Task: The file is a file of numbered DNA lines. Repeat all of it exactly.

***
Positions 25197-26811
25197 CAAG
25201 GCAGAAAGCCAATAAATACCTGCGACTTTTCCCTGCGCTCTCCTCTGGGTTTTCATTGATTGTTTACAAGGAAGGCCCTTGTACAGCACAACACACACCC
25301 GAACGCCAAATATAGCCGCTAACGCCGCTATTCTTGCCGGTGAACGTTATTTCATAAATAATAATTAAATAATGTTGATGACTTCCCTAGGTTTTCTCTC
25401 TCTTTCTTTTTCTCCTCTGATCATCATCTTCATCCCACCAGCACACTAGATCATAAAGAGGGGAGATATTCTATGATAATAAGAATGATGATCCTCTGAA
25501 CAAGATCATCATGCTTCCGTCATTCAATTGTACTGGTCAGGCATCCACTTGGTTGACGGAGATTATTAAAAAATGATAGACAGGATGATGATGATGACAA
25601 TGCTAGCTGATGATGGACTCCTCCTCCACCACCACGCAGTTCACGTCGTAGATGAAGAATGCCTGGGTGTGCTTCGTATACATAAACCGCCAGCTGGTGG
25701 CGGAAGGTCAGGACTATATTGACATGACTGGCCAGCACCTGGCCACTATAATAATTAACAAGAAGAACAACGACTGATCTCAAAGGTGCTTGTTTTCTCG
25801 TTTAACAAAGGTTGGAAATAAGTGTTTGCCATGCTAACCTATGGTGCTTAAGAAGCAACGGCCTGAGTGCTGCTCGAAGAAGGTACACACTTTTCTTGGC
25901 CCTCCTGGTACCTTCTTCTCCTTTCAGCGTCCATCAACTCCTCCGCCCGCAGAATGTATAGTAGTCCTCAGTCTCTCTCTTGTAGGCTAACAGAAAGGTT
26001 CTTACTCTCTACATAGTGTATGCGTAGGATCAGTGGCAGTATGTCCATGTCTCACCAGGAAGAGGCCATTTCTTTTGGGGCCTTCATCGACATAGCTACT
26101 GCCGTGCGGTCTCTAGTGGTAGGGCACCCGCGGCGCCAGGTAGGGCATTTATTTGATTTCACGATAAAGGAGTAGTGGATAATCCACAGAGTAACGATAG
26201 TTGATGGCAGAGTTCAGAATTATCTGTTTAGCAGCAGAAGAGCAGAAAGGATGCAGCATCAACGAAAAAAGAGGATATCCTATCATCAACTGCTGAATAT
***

Positions 25197-26811
25197 CAAG
25201 GCAGAAAGCCAATAAATACCTGCGACTTTTCCCTGCGCTCTCCTCTGGGTTTTCATTGATTGTTTACAAGGAAGGCCCTTGTACAGCACAACACACACCC
25301 GAACGCCAAATATAGCCGCTAACGCCGCTATTCTTGCCGGTGAACGTTATTTCATAAATAATAATTAAATAATGTTGATGACTTCCCTAGGTTTTCTCTC
25401 TCTTTCTTTTTCTCCTCTGATCATCATCTTCATCCCACCAGCACACTAGATCATAAAGAGGGGAGATATTCTATGATAATAAGAATGATGATCCTCTGAA
25501 CAAGATCATCATGCTTCCGTCATTCAATTGTACTGGTCAGGCATCCACTTGGTTGACGGAGATTATTAAAAAATGATAGACAGGATGATGATGATGACAA
25601 TGCTAGCTGATGATGGACTCCTCCTCCACCACCACGCAGTTCACGTCGTAGATGAAGAATGCCTGGGTGTGCTTCGTATACATAAACCGCCAGCTGGTGG
25701 CGGAAGGTCAGGACTATATTGACATGACTGGCCAGCACCTGGCCACTATAATAATTAACAAGAAGAACAACGACTGATCTCAAAGGTGCTTGTTTTCTCG
25801 TTTAACAAAGGTTGGAAATAAGTGTTTGCCATGCTAACCTATGGTGCTTAAGAAGCAACGGCCTGAGTGCTGCTCGAAGAAGGTACACACTTTTCTTGGC
25901 CCTCCTGGTACCTTCTTCTCCTTTCAGCGTCCATCAACTCCTCCGCCCGCAGAATGTATAGTAGTCCTCAGTCTCTCTCTTGTAGGCTAACAGAAAGGTT
26001 CTTACTCTCTACATAGTGTATGCGTAGGATCAGTGGCAGTATGTCCATGTCTCACCAGGAAGAGGCCATTTCTTTTGGGGCCTTCATCGACATAGCTACT
26101 GCCGTGCGGTCTCTAGTGGTAGGGCACCCGCGGCGCCAGGTAGGGCATTTATTTGATTTCACGATAAAGGAGTAGTGGATAATCCACAGAGTAACGATAG
26201 TTGATGGCAGAGTTCAGAATTATCTGTTTAGCAGCAGAAGAGCAGAAAGGATGCAGCATCAACGAAAAAAGAGGATATCCTATCATCAACTGCTGAATAT